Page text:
• From the Publisher
September 1, 2020

A frank, wit­ty, and daz­zling­ly writ­ten mem­oir of one Jew­ish woman try­ing to keep it togeth­er while her body falls apart.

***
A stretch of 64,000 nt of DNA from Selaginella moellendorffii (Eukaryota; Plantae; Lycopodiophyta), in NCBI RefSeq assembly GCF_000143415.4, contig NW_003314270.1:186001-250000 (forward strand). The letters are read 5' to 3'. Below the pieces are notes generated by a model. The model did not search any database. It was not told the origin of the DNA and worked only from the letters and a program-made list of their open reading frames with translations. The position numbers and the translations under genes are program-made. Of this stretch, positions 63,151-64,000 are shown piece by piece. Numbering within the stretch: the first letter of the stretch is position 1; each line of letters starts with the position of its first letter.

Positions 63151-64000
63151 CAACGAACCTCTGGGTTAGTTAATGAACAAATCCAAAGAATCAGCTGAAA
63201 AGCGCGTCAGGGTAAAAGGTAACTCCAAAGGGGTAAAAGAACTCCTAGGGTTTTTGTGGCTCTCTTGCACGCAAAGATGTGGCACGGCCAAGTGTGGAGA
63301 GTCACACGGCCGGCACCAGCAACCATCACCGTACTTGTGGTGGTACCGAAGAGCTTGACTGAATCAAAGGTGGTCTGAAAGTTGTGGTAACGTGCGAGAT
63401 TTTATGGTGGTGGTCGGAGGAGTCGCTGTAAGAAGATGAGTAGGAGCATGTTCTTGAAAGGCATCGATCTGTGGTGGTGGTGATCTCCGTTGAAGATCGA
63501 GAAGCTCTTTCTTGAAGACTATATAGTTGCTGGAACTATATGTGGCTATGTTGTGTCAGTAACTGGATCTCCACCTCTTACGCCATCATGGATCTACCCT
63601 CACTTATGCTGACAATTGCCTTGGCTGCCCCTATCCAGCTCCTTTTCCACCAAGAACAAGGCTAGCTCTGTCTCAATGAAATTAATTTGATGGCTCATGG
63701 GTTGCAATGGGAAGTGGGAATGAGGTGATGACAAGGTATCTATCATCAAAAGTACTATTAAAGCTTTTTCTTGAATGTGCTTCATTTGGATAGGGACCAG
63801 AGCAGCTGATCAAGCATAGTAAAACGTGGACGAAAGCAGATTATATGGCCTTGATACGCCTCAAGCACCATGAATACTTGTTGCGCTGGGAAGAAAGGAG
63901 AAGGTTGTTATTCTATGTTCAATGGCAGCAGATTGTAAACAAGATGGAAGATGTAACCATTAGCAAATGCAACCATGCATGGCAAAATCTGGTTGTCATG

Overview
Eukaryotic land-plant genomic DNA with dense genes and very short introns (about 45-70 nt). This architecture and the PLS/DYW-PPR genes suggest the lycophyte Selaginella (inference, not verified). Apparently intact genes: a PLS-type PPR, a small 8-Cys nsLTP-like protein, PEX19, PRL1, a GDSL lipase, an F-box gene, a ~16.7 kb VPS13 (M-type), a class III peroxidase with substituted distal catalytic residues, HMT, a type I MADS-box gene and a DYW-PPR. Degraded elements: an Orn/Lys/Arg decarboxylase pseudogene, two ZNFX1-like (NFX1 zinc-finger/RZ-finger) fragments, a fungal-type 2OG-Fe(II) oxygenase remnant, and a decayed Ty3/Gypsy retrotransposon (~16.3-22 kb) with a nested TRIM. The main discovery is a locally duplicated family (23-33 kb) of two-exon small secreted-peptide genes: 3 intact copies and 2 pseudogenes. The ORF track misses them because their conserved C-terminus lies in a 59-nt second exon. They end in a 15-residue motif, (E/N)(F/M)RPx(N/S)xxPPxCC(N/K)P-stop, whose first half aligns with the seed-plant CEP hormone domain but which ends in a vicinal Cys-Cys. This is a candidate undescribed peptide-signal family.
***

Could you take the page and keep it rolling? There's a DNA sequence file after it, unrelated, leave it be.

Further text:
Part cri de coeur cau­tion­ary tale, part dystopi­an tragi­com­e­dy, Lady­parts is Copak­en’s irrev­er­ent and Borscht-belt humor-infused inven­to­ry of both the female body and the body politic of wom­an­hood in Amer­i­ca. With her jour­nal­ist’s eye, her nov­el­ist’s heart, and her per­former’s sense of tim­ing, she pro­vides a front­line account of one woman brought to her knees by the one-two-twelve punch of divorce, solo moth­er­hood, lack of health­care, unaf­ford­able child­care, shady land­lords, her father’s death, col­lege tuitions, sex­u­al harass­ment, cor­po­rate indif­fer­ence, ageism, sex­ism, and just plain old bad luck. Plus sev­en seri­ous ill­ness­es, one on top of the oth­er, which pro­vide the book’s nar­ra­tive skele­ton: vagi­na, uterus, breast, heart, cervix, brain, and lungs. She keeps bounc­ing back from each bum body part and find­ing the black humor in every set­back, but in her strug­gle to sur­vive a steep plunge off the mid­dle-class lad­der, she is sud­den­ly awok­en to what it means to have no safe­ty net.

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